Halloween: Time for witches, wizards, safety

By Tech. Sgt. Kevin Brown: 27th SOW Safety

Halloween brings out ghouls, goblins, super heroes, witches, wizards and pirates who will soon be out en masse to pillage and plunder every household’s stores of candy and goodies. Both children and adults will be out and about well past dark as they trick or treat, attend Halloween parties or visit the myriad of haunted houses that arise this time of the year.

For many, this is one of most anticipated holidays of the year, but it is important to avoid the dangers that could turn a fun time into a nightmare.

A study conducted for the Center for Disease Control and Prevention found that from 1975-1996 the number of deaths among young pedestrians (ages 5-14) was four times higher than other nights of the year. Although this not the only type of injury or hazard that can be suffered on Halloween, it is the most devastating for those who lose a loved one.

Here are some things to remember to help make Halloween a safe and fun time for everyone. Children should:

• Travel in groups and be accompanied by an adult.

• Carry a fully charged cell phone and have a list of emergency phone numbers.

• Have their names and addresses attached to their costumes.

• Only use costume swords and knives that are flexible, not rigid or sharp.

• Use flashlights, stay on sidewalks.

• Cross streets at corners or crosswalks, look both ways before crossing, and stay together in groups as they cross.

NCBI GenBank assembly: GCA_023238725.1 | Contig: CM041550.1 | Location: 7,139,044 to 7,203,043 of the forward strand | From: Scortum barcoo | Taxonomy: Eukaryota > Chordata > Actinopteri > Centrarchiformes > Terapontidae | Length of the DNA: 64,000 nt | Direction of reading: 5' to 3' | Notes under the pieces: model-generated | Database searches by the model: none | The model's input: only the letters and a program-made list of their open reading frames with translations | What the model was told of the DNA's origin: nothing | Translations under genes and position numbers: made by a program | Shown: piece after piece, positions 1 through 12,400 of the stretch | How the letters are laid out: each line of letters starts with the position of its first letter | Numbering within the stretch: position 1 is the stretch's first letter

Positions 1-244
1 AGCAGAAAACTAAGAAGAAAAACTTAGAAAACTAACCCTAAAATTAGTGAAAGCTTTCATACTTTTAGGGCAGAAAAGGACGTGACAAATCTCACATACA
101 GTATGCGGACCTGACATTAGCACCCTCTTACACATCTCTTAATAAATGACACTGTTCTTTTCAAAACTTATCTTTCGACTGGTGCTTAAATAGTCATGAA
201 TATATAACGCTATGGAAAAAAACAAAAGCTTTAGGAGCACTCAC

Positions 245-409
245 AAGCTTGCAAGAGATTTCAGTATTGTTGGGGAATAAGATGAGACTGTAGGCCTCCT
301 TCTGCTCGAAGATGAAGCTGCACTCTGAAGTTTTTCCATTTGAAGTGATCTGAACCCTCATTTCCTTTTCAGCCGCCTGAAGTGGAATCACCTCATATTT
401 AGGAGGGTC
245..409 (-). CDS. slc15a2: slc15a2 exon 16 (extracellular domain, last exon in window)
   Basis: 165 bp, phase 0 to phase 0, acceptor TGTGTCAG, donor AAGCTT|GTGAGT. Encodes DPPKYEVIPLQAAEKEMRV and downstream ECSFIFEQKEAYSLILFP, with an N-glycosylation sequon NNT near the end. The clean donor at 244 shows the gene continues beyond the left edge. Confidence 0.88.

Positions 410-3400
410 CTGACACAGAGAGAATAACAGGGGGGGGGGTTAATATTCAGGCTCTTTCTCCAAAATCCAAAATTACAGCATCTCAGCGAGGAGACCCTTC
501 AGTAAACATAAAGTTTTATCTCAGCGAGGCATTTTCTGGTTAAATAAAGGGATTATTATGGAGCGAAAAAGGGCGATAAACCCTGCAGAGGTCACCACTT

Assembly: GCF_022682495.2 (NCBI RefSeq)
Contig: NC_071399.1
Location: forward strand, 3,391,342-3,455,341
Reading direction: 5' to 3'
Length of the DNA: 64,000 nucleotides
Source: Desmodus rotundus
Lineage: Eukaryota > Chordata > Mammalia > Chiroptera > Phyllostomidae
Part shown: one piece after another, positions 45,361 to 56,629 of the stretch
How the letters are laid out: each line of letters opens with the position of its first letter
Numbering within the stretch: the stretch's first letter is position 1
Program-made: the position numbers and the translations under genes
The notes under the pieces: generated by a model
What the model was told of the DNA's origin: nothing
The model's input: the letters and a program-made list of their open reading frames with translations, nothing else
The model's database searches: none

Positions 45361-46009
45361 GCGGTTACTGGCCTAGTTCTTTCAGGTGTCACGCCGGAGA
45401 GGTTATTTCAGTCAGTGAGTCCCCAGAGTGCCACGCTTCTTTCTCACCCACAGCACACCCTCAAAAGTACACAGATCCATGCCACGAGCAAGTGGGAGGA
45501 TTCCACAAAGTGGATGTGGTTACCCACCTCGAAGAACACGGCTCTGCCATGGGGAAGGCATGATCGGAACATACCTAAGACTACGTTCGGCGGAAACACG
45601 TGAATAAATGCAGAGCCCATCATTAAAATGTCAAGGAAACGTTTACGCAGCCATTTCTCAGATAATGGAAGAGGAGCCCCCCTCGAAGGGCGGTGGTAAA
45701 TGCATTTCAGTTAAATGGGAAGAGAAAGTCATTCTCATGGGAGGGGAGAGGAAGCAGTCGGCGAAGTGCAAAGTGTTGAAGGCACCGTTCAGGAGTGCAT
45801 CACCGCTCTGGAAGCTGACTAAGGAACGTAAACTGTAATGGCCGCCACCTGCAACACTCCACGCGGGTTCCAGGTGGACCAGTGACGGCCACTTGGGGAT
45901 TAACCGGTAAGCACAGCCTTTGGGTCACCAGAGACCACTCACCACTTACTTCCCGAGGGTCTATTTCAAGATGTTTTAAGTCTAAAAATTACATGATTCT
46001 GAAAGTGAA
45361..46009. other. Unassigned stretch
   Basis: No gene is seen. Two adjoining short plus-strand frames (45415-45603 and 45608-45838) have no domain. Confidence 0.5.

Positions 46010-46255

• Try to use brightly colored clothing, reflective tape, or retroreflective material and make sure the costume or clothing is of a flame retardant material.

• Use face paint when possible, this allows for better peripheral vision.

• Make sure the costume fits properly; a costume that is too long or has items dangling from it can become a tripping hazard or get caught on something, and hats can slide down and cover the eyes.

Parents should:

• Feed their children as well as themselves a good meal before going out; it will reduce the temptation to snack before inspecting the candy.

• Supervise the outing; never let a young child go out alone, and for older kids set a curfew.

• Drive slowly, exit alleyways and driveways slowly; you know the kids will forget everything you told them in their mad rush to get all the candy they possibly can.

• Have children exit vehicles on the sidewalk side of the vehicle.

• Don’t give the child a knife to carve a pumpkin, let them draw the face and clean out the inside.

• Use an LED candle instead of a real candle in the pumpkin, and route the power cable away from the walking path.

• Check Halloween candy before letting the kids eat it.

Halloween can be fun and safe if you take the time and a few precautions. I hope all the kids both young and old have a wonderful Halloween this year; I know I am looking forward to seeing all those costumed kids this year.